If only P inputs and P export were considered, paddocks fertilised to the P1 level accumulated 46-59 kg P/ha during the maintenance phase (2001-2006). P2 paddocks accumulated 81 kg P/ha. However in every case, the soil fertility of these treatments increased marginally over this period. When this was taken into account, the accumulation of P in pools, not readily accessed by plants, was estimated to be 40-47 kg P/ha in P1 paddocks and 75 kg P/ha in P2 paddocks. Differences in the amount of P required to maintain the P1 fertility level when paddocks were grazed at SR18 compared with under-grazing at SR9 were not significant.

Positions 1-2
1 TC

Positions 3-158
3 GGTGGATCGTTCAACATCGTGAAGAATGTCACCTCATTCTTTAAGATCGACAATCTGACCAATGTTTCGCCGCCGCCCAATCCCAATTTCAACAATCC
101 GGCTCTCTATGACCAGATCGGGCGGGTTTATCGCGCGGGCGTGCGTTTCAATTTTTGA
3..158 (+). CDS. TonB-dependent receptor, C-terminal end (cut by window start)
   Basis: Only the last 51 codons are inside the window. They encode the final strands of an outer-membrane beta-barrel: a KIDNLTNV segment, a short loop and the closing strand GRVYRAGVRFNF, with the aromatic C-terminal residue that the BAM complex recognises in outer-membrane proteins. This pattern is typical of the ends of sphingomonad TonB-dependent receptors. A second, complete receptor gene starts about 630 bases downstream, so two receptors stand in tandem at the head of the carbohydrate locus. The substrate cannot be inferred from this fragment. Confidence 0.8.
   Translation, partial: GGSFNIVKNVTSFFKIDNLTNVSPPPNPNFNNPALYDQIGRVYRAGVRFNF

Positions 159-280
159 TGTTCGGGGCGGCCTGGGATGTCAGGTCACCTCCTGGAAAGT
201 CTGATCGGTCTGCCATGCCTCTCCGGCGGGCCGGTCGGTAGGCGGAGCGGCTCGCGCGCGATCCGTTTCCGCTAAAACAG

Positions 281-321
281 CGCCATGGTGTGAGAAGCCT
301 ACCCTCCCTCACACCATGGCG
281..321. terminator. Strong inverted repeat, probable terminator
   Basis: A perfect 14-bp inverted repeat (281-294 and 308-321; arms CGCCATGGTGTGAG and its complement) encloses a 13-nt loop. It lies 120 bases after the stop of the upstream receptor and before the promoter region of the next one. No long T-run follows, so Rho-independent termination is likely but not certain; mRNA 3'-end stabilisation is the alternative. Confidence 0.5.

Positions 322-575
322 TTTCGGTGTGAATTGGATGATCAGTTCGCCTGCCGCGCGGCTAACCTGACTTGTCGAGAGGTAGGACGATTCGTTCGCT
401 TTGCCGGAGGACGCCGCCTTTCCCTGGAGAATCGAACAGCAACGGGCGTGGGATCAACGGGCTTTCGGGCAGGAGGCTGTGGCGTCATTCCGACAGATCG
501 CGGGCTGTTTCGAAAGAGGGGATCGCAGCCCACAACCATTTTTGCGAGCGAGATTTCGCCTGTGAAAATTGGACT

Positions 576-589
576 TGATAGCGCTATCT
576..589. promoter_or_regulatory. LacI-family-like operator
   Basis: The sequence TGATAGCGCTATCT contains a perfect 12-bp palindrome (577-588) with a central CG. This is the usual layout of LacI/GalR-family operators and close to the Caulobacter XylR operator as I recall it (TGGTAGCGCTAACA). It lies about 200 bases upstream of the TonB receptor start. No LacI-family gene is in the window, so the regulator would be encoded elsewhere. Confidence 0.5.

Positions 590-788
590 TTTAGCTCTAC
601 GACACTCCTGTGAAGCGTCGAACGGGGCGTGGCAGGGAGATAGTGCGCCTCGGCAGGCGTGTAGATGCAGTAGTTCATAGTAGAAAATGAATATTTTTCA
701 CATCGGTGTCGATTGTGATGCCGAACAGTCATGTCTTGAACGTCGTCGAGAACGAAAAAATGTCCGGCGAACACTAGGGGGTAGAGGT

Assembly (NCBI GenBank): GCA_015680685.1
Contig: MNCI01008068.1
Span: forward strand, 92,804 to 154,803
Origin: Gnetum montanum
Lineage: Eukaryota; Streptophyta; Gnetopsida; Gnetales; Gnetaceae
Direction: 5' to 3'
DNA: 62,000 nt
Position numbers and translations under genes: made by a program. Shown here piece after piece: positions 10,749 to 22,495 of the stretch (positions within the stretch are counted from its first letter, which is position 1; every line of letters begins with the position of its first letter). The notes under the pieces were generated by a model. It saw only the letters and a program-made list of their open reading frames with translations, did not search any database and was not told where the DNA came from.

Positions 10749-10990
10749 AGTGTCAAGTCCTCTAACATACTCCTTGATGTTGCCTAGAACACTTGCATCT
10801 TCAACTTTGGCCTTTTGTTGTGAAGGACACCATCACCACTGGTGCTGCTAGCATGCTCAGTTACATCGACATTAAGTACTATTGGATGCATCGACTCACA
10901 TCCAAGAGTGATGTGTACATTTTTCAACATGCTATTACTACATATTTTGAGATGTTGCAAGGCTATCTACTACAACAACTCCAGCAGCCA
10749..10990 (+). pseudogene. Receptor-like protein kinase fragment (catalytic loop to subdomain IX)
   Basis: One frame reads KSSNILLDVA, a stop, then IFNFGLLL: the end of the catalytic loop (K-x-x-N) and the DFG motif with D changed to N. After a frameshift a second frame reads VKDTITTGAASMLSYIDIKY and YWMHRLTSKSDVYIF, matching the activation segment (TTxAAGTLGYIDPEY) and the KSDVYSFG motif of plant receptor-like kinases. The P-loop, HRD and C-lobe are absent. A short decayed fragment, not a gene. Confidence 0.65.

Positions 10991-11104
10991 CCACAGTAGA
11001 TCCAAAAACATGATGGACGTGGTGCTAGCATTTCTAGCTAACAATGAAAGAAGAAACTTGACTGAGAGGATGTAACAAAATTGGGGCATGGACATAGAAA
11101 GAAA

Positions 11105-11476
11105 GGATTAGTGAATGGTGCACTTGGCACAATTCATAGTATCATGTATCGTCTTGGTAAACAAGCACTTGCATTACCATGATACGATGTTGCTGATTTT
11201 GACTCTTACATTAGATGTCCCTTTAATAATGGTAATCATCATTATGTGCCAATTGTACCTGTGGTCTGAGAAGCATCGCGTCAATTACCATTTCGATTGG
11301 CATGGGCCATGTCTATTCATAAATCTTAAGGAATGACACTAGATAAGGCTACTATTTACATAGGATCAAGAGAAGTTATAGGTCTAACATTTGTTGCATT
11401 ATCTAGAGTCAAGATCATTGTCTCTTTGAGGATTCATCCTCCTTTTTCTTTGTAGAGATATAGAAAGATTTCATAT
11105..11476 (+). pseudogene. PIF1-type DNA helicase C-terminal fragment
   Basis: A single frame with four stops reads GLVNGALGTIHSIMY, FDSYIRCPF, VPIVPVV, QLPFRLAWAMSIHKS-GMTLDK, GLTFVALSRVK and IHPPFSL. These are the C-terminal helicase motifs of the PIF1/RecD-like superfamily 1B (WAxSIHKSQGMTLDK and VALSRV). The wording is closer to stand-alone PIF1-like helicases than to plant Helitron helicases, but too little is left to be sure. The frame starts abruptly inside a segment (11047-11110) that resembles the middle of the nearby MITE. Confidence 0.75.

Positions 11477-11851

Total P input (215 kg P/ha) and the accumulation of P in paddocks (191 kg P/ha) did not differ between P1*SR18 and P1SR18 treatments over the whole experimental period (1994-2006). However, over the 2001-2006 period, soil fertility was improving marginally in the P1SR18 treatment and was declining in the P1*SR18 treatment.

Discussion